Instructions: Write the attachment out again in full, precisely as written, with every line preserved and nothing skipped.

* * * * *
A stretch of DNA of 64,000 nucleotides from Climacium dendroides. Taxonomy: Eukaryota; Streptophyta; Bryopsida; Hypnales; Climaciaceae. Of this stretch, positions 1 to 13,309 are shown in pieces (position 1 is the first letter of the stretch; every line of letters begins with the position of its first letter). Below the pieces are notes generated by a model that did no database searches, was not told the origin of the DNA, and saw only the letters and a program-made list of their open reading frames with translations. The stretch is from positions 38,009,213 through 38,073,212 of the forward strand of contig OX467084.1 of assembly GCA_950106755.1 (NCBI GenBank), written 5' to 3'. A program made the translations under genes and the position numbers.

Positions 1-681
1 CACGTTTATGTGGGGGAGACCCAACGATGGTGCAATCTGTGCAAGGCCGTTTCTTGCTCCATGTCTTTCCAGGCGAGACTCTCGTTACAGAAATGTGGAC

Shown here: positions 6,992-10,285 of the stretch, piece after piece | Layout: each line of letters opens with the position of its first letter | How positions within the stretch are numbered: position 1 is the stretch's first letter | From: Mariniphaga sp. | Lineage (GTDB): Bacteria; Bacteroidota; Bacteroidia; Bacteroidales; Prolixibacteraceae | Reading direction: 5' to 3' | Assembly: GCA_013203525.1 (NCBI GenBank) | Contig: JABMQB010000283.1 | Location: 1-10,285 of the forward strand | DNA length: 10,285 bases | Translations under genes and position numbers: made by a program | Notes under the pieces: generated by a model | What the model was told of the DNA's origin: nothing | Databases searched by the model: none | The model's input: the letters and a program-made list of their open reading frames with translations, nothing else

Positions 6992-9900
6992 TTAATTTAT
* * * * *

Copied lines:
A stretch of DNA of 64,000 nucleotides from Climacium dendroides. Taxonomy: Eukaryota; Streptophyta; Bryopsida; Hypnales; Climaciaceae. Of this stretch, positions 1 to 13,309 are shown in pieces (position 1 is the first letter of the stretch; every line of letters begins with the position of its first letter). Below the pieces are notes generated by a model that did no database searches, was not told the origin of the DNA, and saw only the letters and a program-made list of their open reading frames with translations. The stretch is from positions 38,009,213 through 38,073,212 of the forward strand of contig OX467084.1 of assembly GCA_950106755.1 (NCBI GenBank), written 5' to 3'. A program made the translations under genes and the position numbers.

Positions 1-681
1 CACGTTTATGTGGGGGAGACCCAACGATGGTGCAATCTGTGCAAGGCCGTTTCTTGCTCCATGTCTTTCCAGGCGAGACTCTCGTTACAGAAATGTGGAC

Shown here: positions 6,992-10,285 of the stretch, piece after piece | Layout: each line of letters opens with the position of its first letter | How positions within the stretch are numbered: position 1 is the stretch's first letter | From: Mariniphaga sp. | Lineage (GTDB): Bacteria; Bacteroidota; Bacteroidia; Bacteroidales; Prolixibacteraceae | Reading direction: 5' to 3' | Assembly: GCA_013203525.1 (NCBI GenBank) | Contig: JABMQB010000283.1 | Location: 1-10,285 of the forward strand | DNA length: 10,285 bases | Translations under genes and position numbers: made by a program | Notes under the pieces: generated by a model | What the model was told of the DNA's origin: nothing | Databases searched by the model: none | The model's input: the letters and a program-made list of their open reading frames with translations, nothing else

Positions 6992-9900
6992 TTAATTTAT